See Ronald Inglehart, ‘East European value systems in global perspective’, in Hans-Dieter Klingemann, Dieter Fuchs and Jan Zielonka, eds, Democracy and political culture in Eastern Europe (London: Routledge, 2006), pp. 67–84.

  • 27

    See e.g. Nathalie Tocci, ‘Europeanization in Turkey: trigger or anchor for reform?’, South European Society and Politics 10:1, 2005, pp. 7383.

  • 28

    According to the EU's Commissioner for External Affairs, Benita Ferrero-Waldner, ‘70% of EU citizens want the EU to play a stronger role in the world': see Benito Ferrero-Waldner, ‘The European Union: a global power?’, speech delivered at George Bush Presidential Library Foundation and Texas A&M University EU Center of Excellence, College Station, Texas, 25 Sept. 2006. See also European Commission, ‘Taking Europe to the world: 50 years of the European Commission's external service’, DG External Relations, Brussels, 2004, p. 59.

  • 29

    See Alaisdair R. Young and John Peterson, ‘The EU and the new trade poli tics’, Journal of European Public Policy 13: 6, 2006, pp. 7956.

  • 30

    See Sophie Meunier and Kalypso Nicolaidis, ‘The European Union as a conflicted trade power’, Journal of European Public Policy 13: 6, 2006, pp. 90221.

  • 31

    See André Sapir, ‘Europe and the global economy’, in André Sapir, ed., Fragmented power: Europe and the global economy (Brussels: Bruegel, 2007), p. 12.

  • 32

    See ‘Europe in the world’, communication from the Commission to the European Council, June 2006, document no. 2438, Brussels, June 2006, p. 3.

  • 33

    The EU Treaty states (title I, article 1–3) that the EU ‘shall contribute to peace, security, the sustainable development of the Earth, solidarity and mutual respect among peoples, free and fair trade, eradication of poverty and protection of human rights, in particular the rights of the child, as well as to the strict observance and the development of international law, including for the principles of the United Nations Charter’. See also Ian Manners, ‘Normative power Europe: a contradiction in terms?’, Journal of Common Market Studies 40: 2, 2002, pp. 23558.

  • 34

    See Justin Vaïsse, Etats- Unis: le temps de la diplomatie transformationnelle, Chaillot Papers 95 (Paris: EU Institute for Security Studies, 2006). However, it can be argued that the European intervention in Serbia was not only about protecting Kosovars, but also about orchestrating the fall of Milosevic's regime there.

  • 35

    ‘The European interest: succeeding in the age of globalization’, communication from the Commission to the European Parliament, the Council, the European Economic and Social Committee and the Committee of the Regions, Brussels, 3 Oct. 2007, COM(2007) 581 final, pp. 2, 6.

  • 36

    See e.g. Karine Lisbonne-de Vergeron, Contemporary Chinese views on Europe (London: Royal Institute of International Affairs, 2007).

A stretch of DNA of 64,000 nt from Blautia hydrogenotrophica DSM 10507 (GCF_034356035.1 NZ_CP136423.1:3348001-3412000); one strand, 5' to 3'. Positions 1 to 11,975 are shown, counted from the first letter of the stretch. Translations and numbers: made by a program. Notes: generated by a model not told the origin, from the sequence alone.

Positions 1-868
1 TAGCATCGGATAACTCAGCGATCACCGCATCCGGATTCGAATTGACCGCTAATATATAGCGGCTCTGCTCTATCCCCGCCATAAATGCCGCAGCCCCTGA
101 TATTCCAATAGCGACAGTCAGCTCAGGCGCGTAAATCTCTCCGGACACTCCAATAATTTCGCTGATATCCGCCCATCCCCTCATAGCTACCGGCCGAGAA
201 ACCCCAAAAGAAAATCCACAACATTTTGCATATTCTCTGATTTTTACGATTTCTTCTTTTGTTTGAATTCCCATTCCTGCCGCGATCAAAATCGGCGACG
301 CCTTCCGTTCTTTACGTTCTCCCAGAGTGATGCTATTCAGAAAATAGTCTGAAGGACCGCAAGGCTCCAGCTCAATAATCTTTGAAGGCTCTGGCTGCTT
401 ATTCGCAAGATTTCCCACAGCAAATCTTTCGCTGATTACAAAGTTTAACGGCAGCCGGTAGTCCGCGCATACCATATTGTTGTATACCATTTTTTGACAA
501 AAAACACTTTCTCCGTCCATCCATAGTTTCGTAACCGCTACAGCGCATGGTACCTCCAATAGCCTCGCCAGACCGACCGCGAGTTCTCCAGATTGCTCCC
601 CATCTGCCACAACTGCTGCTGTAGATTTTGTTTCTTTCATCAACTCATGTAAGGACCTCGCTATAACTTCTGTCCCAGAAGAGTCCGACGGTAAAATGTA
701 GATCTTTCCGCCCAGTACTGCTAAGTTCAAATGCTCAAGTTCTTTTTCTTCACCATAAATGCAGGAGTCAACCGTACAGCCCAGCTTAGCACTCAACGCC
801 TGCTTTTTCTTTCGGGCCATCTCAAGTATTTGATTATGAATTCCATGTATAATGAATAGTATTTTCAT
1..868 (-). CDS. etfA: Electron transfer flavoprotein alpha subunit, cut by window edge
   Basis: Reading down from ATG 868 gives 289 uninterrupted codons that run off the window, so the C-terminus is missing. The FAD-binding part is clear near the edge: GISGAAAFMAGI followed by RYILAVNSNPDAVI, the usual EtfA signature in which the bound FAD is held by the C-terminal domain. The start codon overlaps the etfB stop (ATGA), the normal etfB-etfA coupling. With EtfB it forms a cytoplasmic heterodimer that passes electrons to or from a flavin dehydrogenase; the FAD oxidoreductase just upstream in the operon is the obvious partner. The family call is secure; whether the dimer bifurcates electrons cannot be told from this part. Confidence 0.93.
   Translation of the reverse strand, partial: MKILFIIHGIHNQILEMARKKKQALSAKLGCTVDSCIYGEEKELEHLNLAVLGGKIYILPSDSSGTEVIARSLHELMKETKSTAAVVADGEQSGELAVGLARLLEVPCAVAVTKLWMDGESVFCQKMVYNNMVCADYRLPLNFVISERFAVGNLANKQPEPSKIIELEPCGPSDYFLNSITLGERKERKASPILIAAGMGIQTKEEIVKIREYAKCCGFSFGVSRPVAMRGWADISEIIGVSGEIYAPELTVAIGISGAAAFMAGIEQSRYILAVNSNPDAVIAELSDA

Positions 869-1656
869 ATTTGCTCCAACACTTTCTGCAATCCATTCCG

• 37

    See Jeffrey Kopstein and Sven Steinmo, Growing apart? America and Europe in the twenty-first century (New York: Cambridge University Press, 2008), e.g. pp. 12–15.

  • 38

    Speech delivered by the President of the Republic to the European Parliament, Strasbourg, 13 Nov. 2007.

  • 39

    This has been analysed particularly well in the American context in Joseph S. Nye Jr, The paradox of American power (Oxford: Oxford University Press, 2002).

  • 40

    Vàclav Klaus, Renaissance: the rebirth of liberty in the heart of Europe (Washington DC: Cato Institute, 1997), p. 113. See also Janusz Lewandowski, ‘Skonczmy ze sztuka samoizolacji’, Gazeta Wyborcza, 21 Nov. 2007.

  • 41

    See R. Ismer and Karsten Neuhoff, ‘Border tax adjustments: a feasible way to address nonparticipation in emission trading’, Cambridge Working Papers in Economics 0409, Jan. 2004, p. 42.

  • 42

    See e.g. Josep M. Colomer, Great empires, small nations (London: Routledge, 2007); Robert Cooper, The breaking of nations (London: Atlantic, 2003).

  • 43

    ‘Dimensionen eines Imperiums’, interview with José Manuel Barroso, Die Welt, 17 Oct. 2007, p. 3.

  • 44

    See Francis Fukuyama, The end of history and the last man(New Yourk: free Press,1992)

  • 45

    Some observers even argue that the world is becoming ever less European. See Zaki Laïdi, ‘European preferences and their reception’, in Zaki Laïdi, ed., The reception of Europe: EU preferences in a globalized world (London: Routledge, forthcoming 2008).

  • 46

    See the article by Harold James in this special issue: Globalization, empire and natural law’, International Affairs 84: 3, May 2008, pp. 42136.

  • 47

    See Steven Lukes, ‘Power and the battle for hearts and minds: on the bluntness of soft power’, in Felix Beren-skoetter and M. J. Williams, eds, Power in world politics (London: Routledge, 2007), p. 97.